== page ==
New Mexico lawmakers are considering legislation that has put landowners and hunters at odds with wildlife advocates. Senate Bill 76 cleared its first hurdle this week, passing the Senate Conservation Committee in a 6-3 vote.
The proposed legislation would make organizing a coyote-killing contest in New Mexico a misdemeanor, and a lesser misdemeanor to participate in one. In past years, similar legislation has exposed a divide between the state’s ranchers and many urbanites.
During debate on the bill, some backers of the measure described the contests – also called coyote-calling contests – as cruel and immoral and said they promote a “culture of violence.”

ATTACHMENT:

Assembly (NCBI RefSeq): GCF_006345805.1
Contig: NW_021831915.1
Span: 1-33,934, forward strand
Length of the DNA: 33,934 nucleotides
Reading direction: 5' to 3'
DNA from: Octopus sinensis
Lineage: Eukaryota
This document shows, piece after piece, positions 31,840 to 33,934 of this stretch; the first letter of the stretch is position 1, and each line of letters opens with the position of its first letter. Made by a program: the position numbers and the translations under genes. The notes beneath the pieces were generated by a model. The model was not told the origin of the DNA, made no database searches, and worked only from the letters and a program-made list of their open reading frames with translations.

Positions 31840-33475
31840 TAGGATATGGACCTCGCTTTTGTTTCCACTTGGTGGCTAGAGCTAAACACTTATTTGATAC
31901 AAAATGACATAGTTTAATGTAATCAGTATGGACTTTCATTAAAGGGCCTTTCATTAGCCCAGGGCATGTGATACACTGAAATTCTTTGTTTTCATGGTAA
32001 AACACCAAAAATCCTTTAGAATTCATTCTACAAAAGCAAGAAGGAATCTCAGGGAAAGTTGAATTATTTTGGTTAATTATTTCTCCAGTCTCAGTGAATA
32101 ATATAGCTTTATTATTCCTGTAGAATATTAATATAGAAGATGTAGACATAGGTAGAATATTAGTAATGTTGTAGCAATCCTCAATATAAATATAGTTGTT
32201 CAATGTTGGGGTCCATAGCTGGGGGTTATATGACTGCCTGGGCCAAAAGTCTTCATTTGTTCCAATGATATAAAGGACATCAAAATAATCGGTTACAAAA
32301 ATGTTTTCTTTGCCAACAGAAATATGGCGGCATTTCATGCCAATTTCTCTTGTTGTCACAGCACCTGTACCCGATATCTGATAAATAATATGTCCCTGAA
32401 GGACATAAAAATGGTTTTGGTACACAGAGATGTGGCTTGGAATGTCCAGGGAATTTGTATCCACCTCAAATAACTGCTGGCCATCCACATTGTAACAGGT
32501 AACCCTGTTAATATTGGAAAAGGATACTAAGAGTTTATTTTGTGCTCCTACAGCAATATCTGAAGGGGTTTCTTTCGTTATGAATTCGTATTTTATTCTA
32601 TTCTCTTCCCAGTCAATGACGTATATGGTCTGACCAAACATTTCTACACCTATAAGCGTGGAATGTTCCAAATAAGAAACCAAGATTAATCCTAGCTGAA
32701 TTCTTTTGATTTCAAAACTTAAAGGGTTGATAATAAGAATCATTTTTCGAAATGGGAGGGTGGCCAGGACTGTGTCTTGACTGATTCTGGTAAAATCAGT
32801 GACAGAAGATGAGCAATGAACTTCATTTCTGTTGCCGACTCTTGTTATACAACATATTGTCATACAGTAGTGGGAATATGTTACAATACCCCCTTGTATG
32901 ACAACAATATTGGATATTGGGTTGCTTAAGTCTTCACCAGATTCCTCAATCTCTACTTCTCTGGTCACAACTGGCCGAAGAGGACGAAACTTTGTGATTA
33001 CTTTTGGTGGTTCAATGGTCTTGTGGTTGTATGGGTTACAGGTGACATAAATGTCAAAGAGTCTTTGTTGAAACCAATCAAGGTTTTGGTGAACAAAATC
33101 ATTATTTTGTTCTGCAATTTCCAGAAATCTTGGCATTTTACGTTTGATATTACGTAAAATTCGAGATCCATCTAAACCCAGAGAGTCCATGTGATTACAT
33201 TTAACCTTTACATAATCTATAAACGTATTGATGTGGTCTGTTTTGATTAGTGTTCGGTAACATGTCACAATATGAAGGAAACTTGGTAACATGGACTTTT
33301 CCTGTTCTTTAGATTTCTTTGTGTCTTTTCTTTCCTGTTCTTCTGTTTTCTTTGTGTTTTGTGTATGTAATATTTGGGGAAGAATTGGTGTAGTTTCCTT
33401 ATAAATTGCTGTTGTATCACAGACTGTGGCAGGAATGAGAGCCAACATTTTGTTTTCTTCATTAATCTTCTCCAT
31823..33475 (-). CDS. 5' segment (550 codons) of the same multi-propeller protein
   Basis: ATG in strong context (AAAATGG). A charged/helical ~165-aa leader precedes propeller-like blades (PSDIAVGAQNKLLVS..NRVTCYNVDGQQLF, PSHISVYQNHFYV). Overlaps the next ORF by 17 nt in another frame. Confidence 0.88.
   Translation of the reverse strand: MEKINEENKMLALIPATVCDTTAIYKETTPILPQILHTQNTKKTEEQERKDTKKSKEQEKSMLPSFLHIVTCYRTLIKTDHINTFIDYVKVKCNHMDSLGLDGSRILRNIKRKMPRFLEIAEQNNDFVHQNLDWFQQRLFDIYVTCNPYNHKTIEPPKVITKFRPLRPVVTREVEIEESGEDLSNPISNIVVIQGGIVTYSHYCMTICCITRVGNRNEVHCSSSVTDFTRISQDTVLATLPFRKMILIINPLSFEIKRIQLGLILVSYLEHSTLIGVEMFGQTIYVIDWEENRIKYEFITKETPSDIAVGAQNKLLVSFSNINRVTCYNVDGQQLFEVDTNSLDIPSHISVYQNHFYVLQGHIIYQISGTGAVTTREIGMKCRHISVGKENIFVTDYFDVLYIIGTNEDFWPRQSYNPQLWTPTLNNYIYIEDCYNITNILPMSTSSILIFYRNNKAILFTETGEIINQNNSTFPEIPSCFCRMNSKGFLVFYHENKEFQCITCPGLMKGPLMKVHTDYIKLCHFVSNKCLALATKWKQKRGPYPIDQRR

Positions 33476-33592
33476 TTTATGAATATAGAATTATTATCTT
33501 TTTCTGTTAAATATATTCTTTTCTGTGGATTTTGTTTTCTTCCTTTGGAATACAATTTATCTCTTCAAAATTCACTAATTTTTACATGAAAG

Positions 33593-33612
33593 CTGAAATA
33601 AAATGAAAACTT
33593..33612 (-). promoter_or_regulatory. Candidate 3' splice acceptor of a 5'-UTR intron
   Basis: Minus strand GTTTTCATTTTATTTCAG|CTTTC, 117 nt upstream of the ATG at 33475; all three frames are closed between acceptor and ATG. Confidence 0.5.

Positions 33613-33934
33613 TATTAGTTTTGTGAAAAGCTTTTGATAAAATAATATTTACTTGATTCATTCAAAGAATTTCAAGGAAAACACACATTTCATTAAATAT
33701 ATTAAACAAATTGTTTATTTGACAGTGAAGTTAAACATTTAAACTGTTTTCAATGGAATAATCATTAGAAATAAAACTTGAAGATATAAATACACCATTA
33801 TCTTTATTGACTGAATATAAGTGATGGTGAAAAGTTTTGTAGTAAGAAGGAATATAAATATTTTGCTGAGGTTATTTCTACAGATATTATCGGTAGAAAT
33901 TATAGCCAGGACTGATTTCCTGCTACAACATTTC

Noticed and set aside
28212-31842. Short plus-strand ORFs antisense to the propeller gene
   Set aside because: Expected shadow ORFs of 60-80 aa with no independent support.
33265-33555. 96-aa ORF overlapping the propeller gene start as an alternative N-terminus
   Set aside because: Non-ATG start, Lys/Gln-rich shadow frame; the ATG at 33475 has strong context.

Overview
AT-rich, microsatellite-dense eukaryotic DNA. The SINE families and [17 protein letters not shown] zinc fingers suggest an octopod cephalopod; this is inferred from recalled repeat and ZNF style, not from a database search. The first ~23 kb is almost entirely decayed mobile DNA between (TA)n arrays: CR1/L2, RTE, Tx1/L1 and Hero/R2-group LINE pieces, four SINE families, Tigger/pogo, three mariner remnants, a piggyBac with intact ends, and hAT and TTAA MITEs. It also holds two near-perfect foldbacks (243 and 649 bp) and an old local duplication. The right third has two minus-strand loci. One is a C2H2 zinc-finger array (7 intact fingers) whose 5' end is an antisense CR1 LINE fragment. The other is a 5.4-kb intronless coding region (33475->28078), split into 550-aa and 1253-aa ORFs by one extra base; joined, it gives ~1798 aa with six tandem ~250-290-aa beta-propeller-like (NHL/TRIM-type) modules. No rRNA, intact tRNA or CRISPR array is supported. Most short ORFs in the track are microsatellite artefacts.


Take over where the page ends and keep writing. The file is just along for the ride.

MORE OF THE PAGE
“Anybody can kill a coyote at any time for any reason – that’s the reality,” Sen. Jeff Steinborn, D-Las Cruces, one of the bill’s sponsors, told the Albuquerque Journal. “This bill would make it illegal to kill coyotes for a prize.”
Critics of the bill, however, say the law would make it difficult for rural New Mexicans to control coyote populations. Don Simpson, a member of the New Mexico Trapping Association, compared the contests to fishing derbies and said they are a form of predator control and that they benefit farmers and ranchers.
Wildlife advocates say 20 to 30 coyote-killing derbies are typically organized across New Mexico every year, with participants using calling devices to lure coyotes into range. Such contests often award prize money or new firearms for the most coyotes killed or the biggest coyote killed.
Lat month, State Land Commissioner Stephanie Garcia Richard issued an executive order that bars coyote-killing contests on nine million acres of New Mexico state trust land. But that order does not cover other public lands – or private land – and enforcement could prove difficult.